Through, not over.
Life took a drastic turn for our family in 2011. On July 18, 2011, our son Brian was killed by a murderer's bullet in the Eastside of downtown Charleston. His sudden, violent death assaulted our emotions and dragged us into the perplexing depths of grief. A multitude of family, friends, church members, and colleagues surrounded us with support and encouragement. We were challenged to seek a new normal in our family life, and promised the emotional and spiritual strength to get over many aspects of personal sorrow. The Christmas season that year, even with the loving care of our daughter Elizabeth Carpenter, son-in-law Scott, and the seasonal joys of our grands, was somewhat grim. His death was the proverbial elephant in the room throughout. Every Christmas since then has been a rich blessing. Still, the grief as been our constant companion. And, we have learned that we will never get over our son's death.
It's one of the myths about grieving, that we humans can somehow muster the inner strength to get over heartbreaking loss. Just getting over any and everything is a really a fallacy of our good old American work ethic. Underneath the stark horrors of life is our determination to conquer obstacles and move past painful and horrific moments. In the following years we learned that getting over our darkest hours isn't the real goal of survival anyway. It became more clear to us one day in Wally World. Strolling the aisles I noticed a book with a compelling title: Getting Past What You'll Never Get Over By John E. Westfall ( Revell, 2012). That day I learned that our grief would involve getting through the ordeal rather than getting over it. Through, not over, became our life pursuit.
Grief is one of those life realities that hovers over many people during the Christmas season. The memory of loved ones, Christmases past, and the absence of them in such a festive season renews the sadness and depression of loss. While everything around us is merry and bright, the weight of death is is heavy. Learning the metrics of getting through such emotional stress became our constant learning point. And, many people around us struggle with those precious elements during the Christmas season, a time that surrounds us with holiday gaiety. Several thoughts converge in this personal goal of getting through. Primary for me has been to cling to the promises of God.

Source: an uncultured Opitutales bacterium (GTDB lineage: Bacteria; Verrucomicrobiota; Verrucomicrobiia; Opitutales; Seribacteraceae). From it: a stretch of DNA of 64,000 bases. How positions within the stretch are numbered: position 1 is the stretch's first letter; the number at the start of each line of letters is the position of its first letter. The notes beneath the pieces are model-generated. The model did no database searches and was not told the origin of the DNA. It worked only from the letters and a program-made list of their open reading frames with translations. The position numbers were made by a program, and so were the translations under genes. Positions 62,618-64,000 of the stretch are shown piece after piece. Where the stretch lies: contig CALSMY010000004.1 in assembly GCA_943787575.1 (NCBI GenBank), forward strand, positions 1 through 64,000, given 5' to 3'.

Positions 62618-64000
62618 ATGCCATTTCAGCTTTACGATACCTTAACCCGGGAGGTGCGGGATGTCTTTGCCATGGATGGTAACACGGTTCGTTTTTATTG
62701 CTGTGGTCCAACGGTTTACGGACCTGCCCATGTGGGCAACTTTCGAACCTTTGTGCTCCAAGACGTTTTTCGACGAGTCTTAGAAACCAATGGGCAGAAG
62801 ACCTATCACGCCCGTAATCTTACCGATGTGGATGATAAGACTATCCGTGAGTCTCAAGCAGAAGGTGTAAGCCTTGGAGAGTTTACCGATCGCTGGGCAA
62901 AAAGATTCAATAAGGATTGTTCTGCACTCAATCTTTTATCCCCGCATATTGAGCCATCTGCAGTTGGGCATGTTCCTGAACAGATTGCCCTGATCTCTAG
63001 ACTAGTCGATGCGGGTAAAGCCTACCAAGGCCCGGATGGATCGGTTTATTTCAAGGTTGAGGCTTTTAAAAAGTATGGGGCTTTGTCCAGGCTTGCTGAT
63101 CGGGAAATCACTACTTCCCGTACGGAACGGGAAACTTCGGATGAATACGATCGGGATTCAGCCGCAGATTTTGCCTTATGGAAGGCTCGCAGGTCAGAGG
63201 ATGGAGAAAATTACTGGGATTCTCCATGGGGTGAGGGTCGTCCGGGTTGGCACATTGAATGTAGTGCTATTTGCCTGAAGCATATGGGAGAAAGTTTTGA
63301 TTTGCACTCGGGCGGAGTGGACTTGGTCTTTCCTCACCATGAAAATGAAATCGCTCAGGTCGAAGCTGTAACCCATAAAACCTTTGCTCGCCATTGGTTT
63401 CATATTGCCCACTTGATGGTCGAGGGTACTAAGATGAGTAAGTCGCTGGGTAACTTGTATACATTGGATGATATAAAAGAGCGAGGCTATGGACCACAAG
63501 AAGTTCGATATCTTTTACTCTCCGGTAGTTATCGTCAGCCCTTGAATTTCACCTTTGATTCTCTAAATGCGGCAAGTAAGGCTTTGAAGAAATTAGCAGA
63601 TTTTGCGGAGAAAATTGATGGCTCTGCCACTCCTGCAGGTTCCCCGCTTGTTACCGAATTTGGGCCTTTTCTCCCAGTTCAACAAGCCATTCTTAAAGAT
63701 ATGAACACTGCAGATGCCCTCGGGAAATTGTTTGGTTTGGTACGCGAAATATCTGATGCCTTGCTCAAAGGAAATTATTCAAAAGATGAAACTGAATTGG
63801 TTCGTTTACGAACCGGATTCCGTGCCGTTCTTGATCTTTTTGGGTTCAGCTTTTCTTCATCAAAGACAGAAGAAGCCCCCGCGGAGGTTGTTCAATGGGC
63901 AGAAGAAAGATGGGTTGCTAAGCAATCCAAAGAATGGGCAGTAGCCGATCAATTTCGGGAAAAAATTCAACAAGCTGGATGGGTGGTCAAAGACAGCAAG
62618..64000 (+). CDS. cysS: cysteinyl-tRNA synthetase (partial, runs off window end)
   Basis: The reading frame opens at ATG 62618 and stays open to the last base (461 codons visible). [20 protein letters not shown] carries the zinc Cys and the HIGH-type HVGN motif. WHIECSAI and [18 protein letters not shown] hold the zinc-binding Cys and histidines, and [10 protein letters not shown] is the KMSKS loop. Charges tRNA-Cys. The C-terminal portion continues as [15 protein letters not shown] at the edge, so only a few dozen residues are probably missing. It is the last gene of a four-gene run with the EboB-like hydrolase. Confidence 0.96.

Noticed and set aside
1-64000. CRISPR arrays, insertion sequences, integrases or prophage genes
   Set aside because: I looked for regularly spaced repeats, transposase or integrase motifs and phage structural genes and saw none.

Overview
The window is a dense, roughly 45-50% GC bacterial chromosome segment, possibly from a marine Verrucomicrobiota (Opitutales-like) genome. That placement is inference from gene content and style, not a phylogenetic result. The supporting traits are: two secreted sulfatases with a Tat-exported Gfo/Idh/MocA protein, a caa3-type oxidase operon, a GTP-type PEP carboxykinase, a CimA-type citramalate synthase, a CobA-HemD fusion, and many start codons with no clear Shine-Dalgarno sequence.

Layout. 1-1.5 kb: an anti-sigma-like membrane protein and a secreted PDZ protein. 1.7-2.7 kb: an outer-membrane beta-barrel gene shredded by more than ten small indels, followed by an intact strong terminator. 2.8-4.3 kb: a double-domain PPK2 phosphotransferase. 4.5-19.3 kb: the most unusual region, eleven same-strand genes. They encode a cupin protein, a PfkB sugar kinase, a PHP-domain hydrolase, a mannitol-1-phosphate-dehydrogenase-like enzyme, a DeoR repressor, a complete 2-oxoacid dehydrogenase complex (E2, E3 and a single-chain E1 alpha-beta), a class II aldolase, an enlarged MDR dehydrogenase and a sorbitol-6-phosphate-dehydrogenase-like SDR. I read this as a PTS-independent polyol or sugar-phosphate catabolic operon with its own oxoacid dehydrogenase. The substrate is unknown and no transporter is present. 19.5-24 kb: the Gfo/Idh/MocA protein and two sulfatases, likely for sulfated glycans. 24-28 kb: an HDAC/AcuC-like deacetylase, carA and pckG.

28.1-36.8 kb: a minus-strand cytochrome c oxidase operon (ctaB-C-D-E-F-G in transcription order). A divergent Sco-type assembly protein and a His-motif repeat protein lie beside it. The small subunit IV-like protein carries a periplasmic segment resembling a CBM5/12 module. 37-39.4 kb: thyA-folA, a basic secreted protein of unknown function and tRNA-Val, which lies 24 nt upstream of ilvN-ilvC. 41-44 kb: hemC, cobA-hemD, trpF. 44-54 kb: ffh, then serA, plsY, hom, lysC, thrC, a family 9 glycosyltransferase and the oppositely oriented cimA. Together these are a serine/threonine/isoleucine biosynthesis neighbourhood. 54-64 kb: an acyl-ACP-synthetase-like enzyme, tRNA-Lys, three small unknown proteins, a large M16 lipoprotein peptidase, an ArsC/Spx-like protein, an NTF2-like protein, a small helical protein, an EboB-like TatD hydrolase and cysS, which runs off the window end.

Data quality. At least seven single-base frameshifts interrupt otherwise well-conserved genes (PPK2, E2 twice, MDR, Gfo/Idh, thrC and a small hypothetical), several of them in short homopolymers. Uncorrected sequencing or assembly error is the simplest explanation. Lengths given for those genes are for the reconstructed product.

Early on God gave me a promise that continues to guide my life every day, but more so during the Christmas season. Simon Peter wrote, "Humble yourselves, therefore, under God’s mighty hand, that he may lift you up in due time" (1 Peter 5: 6, NIV). This promise has given me firm direction in getting through the loss of our son. The promise for me is that God will lift me past this horrible event in his time. I've learned that personal grief doesn't have a time table or even a dependable process. Thousands have written about grief but my lesson has been that every experience of loss is unique, personal, and therefore different. This promise assures me that there is a time in God's order that will be foundational in my getting through it. This promise gives me daily comfort.
And, of course, the Bible is a book of God's rich promises. Over these years I have read dozens of book and articles about the grieving process. Noting however, has been more central to our getting through this loss than knowing God's promises to be with us, guide us in life's realities, and experience his goodness in every circumstance. I am reminded that "He who calls you is faithful; he will surely do it" (1 Thessalonians 5: 24, ESV). My first counsel to those whose Christmas season is clouded by personal loss of any kind is to discover the certainty of God's promises and cling to them. If you know someone living in the haze of grief this Christmas, offer them a Bible promise to help them get through the season.
Remember, it's through and not over.